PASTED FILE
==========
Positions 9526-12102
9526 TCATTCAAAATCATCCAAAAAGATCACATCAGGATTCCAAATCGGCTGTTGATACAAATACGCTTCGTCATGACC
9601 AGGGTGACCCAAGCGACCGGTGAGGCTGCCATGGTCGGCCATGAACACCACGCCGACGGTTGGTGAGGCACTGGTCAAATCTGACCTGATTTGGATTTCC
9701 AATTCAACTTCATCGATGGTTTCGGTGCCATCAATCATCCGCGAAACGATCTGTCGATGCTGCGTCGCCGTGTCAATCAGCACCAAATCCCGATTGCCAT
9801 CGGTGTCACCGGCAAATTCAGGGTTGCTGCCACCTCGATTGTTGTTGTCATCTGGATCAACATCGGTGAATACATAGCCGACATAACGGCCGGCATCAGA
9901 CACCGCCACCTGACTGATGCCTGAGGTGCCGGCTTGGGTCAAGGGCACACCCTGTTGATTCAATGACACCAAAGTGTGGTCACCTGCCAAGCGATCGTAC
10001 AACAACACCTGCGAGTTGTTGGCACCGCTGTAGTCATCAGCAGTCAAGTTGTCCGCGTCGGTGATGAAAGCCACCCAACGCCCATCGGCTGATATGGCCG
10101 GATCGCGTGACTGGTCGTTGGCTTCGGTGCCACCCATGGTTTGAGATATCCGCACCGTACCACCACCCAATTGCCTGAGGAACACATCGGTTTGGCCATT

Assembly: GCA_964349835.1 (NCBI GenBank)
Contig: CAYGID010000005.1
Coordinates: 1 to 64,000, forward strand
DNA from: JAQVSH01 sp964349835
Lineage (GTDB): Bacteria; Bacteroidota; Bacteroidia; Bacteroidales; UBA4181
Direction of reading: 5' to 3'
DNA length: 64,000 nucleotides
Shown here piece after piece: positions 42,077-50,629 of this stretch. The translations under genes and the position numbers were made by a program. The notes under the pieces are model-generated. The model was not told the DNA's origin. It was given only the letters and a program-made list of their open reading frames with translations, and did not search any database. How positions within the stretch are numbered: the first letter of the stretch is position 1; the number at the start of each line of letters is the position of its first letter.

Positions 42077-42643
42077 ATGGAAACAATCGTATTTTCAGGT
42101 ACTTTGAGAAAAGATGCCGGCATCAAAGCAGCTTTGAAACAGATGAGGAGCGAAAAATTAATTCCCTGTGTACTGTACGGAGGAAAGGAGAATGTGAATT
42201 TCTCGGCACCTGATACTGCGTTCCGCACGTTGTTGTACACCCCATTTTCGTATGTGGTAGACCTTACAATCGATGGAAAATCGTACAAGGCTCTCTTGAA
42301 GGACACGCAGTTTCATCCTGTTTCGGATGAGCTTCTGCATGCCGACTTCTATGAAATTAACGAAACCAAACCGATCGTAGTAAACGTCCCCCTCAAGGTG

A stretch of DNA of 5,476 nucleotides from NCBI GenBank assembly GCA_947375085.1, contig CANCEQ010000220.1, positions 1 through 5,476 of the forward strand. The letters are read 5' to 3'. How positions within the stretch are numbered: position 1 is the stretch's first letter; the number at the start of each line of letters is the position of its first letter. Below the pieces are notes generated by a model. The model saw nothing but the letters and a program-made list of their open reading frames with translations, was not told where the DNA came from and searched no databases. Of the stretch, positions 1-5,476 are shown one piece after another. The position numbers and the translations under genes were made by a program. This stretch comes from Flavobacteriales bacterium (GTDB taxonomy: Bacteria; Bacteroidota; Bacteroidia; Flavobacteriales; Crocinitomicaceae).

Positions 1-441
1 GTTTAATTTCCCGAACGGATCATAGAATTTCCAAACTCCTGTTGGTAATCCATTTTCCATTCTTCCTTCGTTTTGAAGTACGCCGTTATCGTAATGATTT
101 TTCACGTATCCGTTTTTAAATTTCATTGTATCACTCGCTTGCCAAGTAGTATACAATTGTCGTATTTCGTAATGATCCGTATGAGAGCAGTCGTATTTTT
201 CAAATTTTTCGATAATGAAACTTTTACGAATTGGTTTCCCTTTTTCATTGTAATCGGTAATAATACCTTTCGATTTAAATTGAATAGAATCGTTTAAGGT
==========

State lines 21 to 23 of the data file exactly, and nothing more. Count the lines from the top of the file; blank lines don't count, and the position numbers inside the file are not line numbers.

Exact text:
42301 GGACACGCAGTTTCATCCTGTTTCGGATGAGCTTCTGCATGCCGACTTCTATGAAATTAACGAAACCAAACCGATCGTAGTAAACGTCCCCCTCAAGGTG

A stretch of DNA of 5,476 nucleotides from NCBI GenBank assembly GCA_947375085.1, contig CANCEQ010000220.1, positions 1 through 5,476 of the forward strand. The letters are read 5' to 3'. How positions within the stretch are numbered: position 1 is the stretch's first letter; the number at the start of each line of letters is the position of its first letter. Below the pieces are notes generated by a model. The model saw nothing but the letters and a program-made list of their open reading frames with translations, was not told where the DNA came from and searched no databases. Of the stretch, positions 1-5,476 are shown one piece after another. The position numbers and the translations under genes were made by a program. This stretch comes from Flavobacteriales bacterium (GTDB taxonomy: Bacteria; Bacteroidota; Bacteroidia; Flavobacteriales; Crocinitomicaceae).

Positions 1-441